According to a Duke University study, population health scientists have described Alzheimer's disease as both decreasing and increasing in prevalence.

The confusion, it seems, stems from the difficulty in making a definitive diagnosis. Lack of standardization in identifying patients can cause different study results.

Igor Akushevich, associate research professor and member of the Biodemography of Aging Unit the Social Science Research Institute at Duke, noted in his research the confusion in decreasing and increasing numbers of Alzheimer's diagnoses.

"We found that although the prevalence of Alzheimer's disease diagnoses in the Medicare population is increasing, the level of cognitive impairment in these very same individuals has been going down. It likely suggests that doctors are identifying the disease at increasingly earlier stages," he said.

There are other factors that lead to the rise and fall of the prevalence of the disease. For instance, people are living longer with Alzheimer's because of better interventions. If more people survive other medical conditions, then more will live long enough to develop Alzheimer's.

There are more aggressive treatments for risks of heart disease and diabetes, both of which are associated with a higher risk for Alzheimer's. Protecting against one could protect against the other. Another factor is that more people reach higher levels of education now, which could directly affect brain development in a way that protects against Alzheimer's and dementia, according to the Population Reference Bureau.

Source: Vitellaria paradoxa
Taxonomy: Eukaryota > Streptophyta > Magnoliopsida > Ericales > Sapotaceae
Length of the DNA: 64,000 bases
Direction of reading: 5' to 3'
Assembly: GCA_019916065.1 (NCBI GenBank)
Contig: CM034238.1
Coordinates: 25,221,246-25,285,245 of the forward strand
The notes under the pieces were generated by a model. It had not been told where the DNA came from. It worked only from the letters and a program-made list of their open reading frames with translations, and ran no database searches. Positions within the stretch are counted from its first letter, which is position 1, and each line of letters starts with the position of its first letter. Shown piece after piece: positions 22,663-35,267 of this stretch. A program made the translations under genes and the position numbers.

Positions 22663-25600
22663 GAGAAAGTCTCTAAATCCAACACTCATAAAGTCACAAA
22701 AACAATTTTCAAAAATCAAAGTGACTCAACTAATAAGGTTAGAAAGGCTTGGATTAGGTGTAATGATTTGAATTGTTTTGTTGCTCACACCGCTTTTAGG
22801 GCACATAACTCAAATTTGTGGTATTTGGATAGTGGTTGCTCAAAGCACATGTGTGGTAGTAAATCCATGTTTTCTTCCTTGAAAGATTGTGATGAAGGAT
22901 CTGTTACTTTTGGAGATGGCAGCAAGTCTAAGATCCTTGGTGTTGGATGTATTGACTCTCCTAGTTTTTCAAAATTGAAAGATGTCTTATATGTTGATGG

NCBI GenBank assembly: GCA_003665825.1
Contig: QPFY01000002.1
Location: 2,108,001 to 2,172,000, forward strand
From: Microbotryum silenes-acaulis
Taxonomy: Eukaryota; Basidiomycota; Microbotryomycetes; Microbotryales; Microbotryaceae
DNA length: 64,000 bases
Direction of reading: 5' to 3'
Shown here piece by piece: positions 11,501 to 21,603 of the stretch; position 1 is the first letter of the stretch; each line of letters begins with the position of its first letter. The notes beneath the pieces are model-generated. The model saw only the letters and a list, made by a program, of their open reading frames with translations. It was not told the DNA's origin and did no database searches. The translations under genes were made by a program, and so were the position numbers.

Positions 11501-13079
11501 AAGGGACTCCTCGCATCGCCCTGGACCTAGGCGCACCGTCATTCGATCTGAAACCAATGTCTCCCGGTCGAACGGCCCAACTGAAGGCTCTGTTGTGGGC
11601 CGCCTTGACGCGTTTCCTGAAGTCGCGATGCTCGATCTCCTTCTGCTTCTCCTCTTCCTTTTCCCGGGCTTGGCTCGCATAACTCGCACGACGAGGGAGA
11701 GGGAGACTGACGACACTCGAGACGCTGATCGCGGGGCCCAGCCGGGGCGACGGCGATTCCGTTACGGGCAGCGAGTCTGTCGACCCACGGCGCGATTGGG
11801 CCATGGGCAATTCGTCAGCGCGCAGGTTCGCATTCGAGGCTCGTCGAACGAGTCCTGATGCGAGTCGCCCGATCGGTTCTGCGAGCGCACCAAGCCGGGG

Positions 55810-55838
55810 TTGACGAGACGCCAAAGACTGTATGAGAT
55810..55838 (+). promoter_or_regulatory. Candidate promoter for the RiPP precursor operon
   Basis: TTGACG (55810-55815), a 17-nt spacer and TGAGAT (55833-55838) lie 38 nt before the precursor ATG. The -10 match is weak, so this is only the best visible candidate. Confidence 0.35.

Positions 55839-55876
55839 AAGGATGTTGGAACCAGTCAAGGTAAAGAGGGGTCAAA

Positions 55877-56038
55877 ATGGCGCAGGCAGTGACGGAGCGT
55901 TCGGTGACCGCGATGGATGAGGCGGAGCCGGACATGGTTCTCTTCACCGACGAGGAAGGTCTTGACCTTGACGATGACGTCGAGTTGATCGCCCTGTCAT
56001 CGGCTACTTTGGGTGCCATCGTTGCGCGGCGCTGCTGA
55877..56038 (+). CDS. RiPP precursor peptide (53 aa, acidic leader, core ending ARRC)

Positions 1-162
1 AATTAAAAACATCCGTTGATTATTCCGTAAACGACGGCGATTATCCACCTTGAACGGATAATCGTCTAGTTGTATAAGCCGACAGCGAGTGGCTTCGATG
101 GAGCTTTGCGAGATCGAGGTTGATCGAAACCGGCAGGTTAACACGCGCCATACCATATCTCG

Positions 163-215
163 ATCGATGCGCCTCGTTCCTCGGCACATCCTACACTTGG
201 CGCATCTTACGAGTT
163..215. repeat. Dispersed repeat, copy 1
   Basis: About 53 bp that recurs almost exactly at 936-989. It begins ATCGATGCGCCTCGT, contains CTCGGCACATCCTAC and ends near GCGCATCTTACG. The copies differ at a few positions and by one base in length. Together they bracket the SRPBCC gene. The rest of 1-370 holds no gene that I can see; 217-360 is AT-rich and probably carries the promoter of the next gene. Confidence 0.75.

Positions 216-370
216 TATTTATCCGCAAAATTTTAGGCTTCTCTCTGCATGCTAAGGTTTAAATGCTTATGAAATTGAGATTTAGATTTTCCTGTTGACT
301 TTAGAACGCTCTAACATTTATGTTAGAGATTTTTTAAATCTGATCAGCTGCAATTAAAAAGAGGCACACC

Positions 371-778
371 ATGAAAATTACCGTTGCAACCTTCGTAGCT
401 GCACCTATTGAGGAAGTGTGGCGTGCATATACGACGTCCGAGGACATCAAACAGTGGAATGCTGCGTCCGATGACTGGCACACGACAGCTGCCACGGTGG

Interestingly, the bureau also reported that while the prevalence of dementia can fall, the rate of Alzheimer's deaths rise. The older population is growing at a faster rate now than the younger population, and people are more likely to develop dementia in old age.

Even though the risk of developing dementia is dropping in each age group, the age groups more likely to get diagnosed with the impairment are growing in number at an unprecedented rate. And because of improved dementia diagnoses rates, better cause-of-death determinations and better dementia prognosis and treatment of other diseases, the number of people who die from complications from Alzheimer's disease is rising at the same time the older population is growing.

Questions about Alzheimer's disease or a related disorder can be sent to Dana Territo, the Memory Whisperer, director of services at Alzheimer's Services of the Capital Area at advice@alzbr.org or visit the organization at 3772 North Blvd., Baton Rouge.